ALL RELATIONSHIPS ARE INCLUSIVE AND PRODUCTIVE
I have often heard people say that a particular piece of land is “unproductive” and needs to be “brought under management.” Here, it must be rendered clear that every relationship is productive of a cause that has an effect, and the effect, which is the cause of another effect, is the product. Therefore, the notion of an unproductive parcel of ground or an unproductive political meeting is an illustration of the narrowness of human valuation, because such judgment is viewed strictly within the extrinsic realm of personal values, usually economics—not the intrinsic realm of Nature’s dynamics that not only transcend our human understanding but also defy the validity of our economic assessments.
We are not, after all, so powerful a natural force that we can destroy an ecosystem because it still obeys the biophysical principles that determine how it functions at any point in time. Nevertheless, we can so severely alter an ecosystem that it is incapable of providing—for all time—those goods and services we require for a sustainable life. Bear in mind that the total surface area of the United States covered in paved roads precludes the soil’s ability to capture and store water or that we are currently impairing the ocean’s ability to sequester carbon dioxide (one of the main greenhouse gases) because we have so dramatically disrupted the population dynamics of the marine fishes by systematically overexploiting too many of the top predators.1 All of the relationships that we affect are productive of some kind of outcome—a product. Now, whether the product is beneficial for our use or even amenable to our existence is another issue.
For example, scientists from the University of California, Berkeley, tracking plankton-feeding Pacific manta rays, found them drawn to a ring of islands between Hawaii and American Samoa that are covered with native forest and non-native coconut palms. The rays, for their part, inevitably ended up in waters adjacent the indigenous forest as opposed to the coconut palms. Observation pointed to the rays’ propensity to favor the native forest because migratory birds preferred to roost and nest in the trees, which results in their droppings falling to the forest floor. In turn, the droppings contain an abundance of nitrogen that which is washed into the sea each time it rains, where plankton and other organisms feed on it. The data show three times more plankton—part of the rays’ daily diet—along the coast with native forest than in waters adjoining areas dominated by imported coconut palms. Although people often think of oceanic and terrestrial systems as separate entities, such is clearly not the case—once again illustrating that an independent variable cannot exist within any kind of relationship, because all relationships are interactive by definition.2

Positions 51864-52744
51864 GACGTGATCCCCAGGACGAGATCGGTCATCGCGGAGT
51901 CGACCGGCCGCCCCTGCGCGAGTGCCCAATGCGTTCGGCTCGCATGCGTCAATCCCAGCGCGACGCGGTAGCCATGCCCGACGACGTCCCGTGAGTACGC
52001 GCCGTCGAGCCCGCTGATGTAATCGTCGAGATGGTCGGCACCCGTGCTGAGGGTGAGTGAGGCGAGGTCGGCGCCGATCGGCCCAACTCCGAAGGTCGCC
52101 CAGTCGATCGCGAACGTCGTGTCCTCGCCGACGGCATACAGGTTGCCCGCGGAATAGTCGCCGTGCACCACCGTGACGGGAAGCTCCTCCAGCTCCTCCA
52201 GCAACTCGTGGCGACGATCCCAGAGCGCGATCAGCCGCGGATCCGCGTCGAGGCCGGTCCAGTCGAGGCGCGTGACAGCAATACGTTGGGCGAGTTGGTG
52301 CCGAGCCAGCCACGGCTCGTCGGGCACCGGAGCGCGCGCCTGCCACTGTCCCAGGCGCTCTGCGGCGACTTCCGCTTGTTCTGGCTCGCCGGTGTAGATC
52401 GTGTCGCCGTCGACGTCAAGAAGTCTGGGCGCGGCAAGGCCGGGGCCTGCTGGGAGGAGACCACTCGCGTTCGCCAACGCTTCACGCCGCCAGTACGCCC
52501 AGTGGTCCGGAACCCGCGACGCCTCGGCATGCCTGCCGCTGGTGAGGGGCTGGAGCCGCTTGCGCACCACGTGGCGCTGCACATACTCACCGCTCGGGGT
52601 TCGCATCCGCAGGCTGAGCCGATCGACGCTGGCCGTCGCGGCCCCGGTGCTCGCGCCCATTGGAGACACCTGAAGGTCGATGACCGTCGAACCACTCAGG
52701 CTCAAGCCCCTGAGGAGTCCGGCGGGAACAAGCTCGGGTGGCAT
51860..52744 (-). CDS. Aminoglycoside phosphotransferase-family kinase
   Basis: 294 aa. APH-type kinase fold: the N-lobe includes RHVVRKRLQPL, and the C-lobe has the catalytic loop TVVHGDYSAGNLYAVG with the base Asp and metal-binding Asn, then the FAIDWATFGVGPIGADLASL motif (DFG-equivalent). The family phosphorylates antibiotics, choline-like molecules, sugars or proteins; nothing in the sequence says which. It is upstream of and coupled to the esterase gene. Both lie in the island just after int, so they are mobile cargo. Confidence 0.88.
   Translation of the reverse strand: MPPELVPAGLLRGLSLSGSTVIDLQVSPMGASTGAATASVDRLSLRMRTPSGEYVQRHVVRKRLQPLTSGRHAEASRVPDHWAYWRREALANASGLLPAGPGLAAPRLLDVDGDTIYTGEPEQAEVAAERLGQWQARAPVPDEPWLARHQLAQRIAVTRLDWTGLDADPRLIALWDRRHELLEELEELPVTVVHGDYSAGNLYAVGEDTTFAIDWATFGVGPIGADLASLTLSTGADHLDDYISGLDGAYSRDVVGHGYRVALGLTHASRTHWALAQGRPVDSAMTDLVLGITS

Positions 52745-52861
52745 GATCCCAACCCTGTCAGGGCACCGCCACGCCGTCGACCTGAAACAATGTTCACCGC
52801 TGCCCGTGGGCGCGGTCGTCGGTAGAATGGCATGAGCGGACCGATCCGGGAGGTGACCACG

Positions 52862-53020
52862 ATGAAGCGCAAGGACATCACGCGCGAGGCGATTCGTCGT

Moreover, my travels through the years leave me with no doubt that actions taken “at home” affect the world in ways we cannot begin to fathom. And the reverse is true as well; what happens around the globe ought to matter to us because, while we may feel far away, we are not immune to the effects.
1. Chris Maser. Earth in Our Care: Ecology, Economy, and Sustainability. Rutgers University Press, Piscataway, New Jersey. (2009) 262 pp.
2. Manta Rays and Trees. American Forests, Fall (2012):12.
Text © by Chris Maser 2010. All rights reserved.
This series of blog is excerpted from my 2009 book, Social-Environmental Planning: The Design Interface Between Everyforest and Everycity, CRC Press, Boca Raton, FL. 321 pp.